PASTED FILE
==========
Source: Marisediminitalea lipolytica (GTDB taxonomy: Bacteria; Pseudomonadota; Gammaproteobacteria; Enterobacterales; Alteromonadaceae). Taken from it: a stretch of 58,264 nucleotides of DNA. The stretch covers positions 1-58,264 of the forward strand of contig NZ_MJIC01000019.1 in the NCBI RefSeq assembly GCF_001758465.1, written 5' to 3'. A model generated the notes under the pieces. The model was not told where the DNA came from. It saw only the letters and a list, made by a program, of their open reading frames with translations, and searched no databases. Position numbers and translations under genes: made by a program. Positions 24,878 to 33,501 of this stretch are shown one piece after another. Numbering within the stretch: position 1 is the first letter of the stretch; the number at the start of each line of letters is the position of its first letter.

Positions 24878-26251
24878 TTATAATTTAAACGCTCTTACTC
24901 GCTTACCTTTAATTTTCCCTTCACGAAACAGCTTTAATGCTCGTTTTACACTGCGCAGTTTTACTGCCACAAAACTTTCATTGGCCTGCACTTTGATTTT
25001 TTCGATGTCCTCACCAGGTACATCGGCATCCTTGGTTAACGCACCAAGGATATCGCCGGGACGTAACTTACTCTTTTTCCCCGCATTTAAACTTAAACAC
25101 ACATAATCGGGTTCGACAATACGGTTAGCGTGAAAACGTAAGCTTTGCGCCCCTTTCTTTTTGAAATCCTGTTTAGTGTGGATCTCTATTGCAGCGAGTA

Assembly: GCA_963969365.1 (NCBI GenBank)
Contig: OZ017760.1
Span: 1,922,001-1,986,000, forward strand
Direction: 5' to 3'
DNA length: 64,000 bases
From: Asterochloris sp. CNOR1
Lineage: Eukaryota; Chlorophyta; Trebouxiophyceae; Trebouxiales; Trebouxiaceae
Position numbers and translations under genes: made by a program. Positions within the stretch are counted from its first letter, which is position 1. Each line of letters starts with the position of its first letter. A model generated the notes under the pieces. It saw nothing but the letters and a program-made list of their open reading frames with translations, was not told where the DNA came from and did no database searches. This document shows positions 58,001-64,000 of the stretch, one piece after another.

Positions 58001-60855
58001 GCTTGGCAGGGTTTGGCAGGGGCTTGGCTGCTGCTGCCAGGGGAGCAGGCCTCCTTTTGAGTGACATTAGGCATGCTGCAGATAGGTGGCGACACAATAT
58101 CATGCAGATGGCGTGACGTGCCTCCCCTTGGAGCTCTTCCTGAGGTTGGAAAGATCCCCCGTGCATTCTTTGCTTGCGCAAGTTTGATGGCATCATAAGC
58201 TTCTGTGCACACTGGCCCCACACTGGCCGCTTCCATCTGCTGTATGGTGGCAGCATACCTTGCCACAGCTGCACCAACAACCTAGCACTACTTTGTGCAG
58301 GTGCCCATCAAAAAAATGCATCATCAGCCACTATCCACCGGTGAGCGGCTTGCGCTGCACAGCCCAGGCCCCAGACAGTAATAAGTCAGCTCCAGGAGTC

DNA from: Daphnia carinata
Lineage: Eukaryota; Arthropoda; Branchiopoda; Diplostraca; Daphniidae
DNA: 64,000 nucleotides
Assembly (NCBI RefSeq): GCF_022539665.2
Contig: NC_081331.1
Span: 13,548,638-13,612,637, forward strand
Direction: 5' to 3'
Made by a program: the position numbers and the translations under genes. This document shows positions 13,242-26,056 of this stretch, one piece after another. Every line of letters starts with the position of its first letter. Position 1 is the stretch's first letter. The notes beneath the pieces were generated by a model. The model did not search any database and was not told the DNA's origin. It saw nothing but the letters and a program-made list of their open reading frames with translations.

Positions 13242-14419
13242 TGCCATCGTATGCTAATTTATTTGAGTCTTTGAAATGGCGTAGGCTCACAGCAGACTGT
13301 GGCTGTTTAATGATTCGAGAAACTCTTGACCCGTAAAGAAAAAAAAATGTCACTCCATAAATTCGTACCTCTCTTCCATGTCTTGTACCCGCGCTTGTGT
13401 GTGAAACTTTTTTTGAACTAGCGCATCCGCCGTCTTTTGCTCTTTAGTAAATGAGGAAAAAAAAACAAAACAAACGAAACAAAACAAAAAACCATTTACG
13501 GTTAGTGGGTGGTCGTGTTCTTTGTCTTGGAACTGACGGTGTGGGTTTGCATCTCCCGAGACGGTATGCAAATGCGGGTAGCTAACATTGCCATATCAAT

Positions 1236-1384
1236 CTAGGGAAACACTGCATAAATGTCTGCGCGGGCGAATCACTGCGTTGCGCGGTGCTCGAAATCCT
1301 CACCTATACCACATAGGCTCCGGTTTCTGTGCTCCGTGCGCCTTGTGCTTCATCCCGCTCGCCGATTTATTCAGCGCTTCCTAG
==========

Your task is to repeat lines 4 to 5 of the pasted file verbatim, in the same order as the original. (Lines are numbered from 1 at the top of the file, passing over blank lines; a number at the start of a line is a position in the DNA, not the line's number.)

24901 GCTTACCTTTAATTTTCCCTTCACGAAACAGCTTTAATGCTCGTTTTACACTGCGCAGTTTTACTGCCACAAAACTTTCATTGGCCTGCACTTTGATTTT
25001 TTCGATGTCCTCACCAGGTACATCGGCATCCTTGGTTAACGCACCAAGGATATCGCCGGGACGTAACTTACTCTTTTTCCCCGCATTTAAACTTAAACAC